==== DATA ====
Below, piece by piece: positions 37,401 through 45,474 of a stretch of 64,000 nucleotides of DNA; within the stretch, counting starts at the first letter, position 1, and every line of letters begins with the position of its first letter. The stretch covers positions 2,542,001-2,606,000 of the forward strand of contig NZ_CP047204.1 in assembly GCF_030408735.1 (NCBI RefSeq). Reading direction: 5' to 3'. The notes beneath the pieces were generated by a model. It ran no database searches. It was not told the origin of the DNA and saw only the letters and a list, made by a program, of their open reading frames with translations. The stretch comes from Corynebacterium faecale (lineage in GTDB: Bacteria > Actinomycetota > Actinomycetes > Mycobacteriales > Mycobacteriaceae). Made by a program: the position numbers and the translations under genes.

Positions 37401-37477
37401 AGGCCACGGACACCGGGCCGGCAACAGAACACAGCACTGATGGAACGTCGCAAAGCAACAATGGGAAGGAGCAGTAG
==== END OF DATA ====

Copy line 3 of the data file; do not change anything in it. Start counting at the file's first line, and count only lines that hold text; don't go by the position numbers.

37401 AGGCCACGGACACCGGGCCGGCAACAGAACACAGCACTGATGGAACGTCGCAAAGCAACAATGGGAAGGAGCAGTAG